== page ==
Through many clients and partners, we have gotten this question: “Do you offer phishing simulations?” The answer is no, although we do understand why they’re asking. Phishing simulations have become a standard practice when it comes to cyber security training. It may seem like everyone is doing them. But should you phish your employees and set them up for failure? Or is there something else you could do instead?
What do phishing simulations do?
In and of themselves, phishing simulations don’t raise awareness. Neither does forcing those who “failed” to sit through a lecture or long videos on cyber security. Phishing simulations, however, do give companies an indication of where they’re at awareness wise. An awareness score, if you will. But it only applies to the kind of phishing that was tested in the simulation. What it doesn’t tell you is how these employees (no matter how well they did with not clicking links or opening attachments) react to other cyber threats. Would they let a person in uniform into the building without question? Do they take confidential information to their home office? Would they have clicked on the link or attachment if the email had been more in line with their interests or line of work?
The fact is that when you phish your employees with a simulation you can only test a fraction of the phishing methods that can and will eventually be used to try to scam employees. And hackers are constantly creating new ways to phish and scam. It may look good on paper to say you’ve done a phishing simulation. What it also does is set up your staff, who might resent you for it as well as any subsequent cyber security training they receive as a result. And that’s not the way to build a strong security culture within a company.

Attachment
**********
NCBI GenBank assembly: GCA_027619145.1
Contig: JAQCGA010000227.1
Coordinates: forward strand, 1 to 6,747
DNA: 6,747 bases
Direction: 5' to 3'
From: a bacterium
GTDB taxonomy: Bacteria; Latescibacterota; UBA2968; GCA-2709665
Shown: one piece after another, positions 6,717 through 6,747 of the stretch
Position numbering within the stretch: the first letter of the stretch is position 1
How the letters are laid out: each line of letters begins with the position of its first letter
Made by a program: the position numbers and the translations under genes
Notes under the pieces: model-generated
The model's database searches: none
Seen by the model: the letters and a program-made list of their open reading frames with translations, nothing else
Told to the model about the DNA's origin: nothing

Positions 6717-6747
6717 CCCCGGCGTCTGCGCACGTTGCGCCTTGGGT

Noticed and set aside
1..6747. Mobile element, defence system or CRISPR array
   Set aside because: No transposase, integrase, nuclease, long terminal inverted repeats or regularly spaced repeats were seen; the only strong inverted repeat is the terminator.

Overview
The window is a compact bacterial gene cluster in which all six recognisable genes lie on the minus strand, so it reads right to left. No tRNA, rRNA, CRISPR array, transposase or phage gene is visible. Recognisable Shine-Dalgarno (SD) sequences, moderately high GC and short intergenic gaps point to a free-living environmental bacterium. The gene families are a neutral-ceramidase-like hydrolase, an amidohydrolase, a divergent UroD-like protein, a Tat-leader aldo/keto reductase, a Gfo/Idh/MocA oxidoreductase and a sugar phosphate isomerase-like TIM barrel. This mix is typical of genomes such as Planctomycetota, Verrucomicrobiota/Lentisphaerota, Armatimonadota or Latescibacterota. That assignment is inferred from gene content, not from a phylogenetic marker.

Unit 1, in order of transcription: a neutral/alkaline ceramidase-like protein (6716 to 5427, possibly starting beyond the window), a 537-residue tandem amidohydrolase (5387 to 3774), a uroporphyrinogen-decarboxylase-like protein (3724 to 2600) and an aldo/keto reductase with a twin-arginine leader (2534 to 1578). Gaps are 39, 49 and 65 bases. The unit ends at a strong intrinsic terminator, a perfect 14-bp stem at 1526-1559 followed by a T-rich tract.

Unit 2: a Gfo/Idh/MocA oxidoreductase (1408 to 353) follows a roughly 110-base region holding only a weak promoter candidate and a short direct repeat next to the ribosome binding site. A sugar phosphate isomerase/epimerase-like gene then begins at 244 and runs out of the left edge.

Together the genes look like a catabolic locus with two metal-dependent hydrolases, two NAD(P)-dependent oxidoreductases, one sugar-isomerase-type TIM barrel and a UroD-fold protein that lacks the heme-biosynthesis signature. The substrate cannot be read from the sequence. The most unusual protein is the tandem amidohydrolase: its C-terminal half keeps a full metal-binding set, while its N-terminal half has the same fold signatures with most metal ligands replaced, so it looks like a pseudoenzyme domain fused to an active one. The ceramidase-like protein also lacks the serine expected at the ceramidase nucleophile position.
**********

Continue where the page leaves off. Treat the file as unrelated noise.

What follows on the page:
Why do you want to do a phishing simulation?
It’s understandable that you’ll want to teach your employees about phishing because that’s usually the start of serious security breaches and hacks. We want everyone to be better able to recognize phishing emails too. Opening emails and attachments has become a big part of many jobs. It’s easy to click on the wrong link or attachment as a routine. That’s where security awareness comes in.
There are many cyber security firms that offer simulated phishing tests that are designed to test the level of cyber security awareness. Others may be the experts when it comes to phishing simulations and we realize our limitations. Instead, we decided to put all our efforts into offering the most high-quality security awareness training content and make it easily available to businesses of all shapes and sizes. If our clients want to do a phishing simulation that can easily be arranged through a third party. However, we don’t think phishing simulations are always necessary. There’s also this gut feeling we have that tells us that too often they are unethical and can have adverse effects.
What to do instead of a phishing simulation
Number one, two and three, train, train and train your employees. Then train them again. The message of cyber security awareness should be kept top-of-mind all year round. If you need a benchmark to measure results or progress, there are a few things you can look at.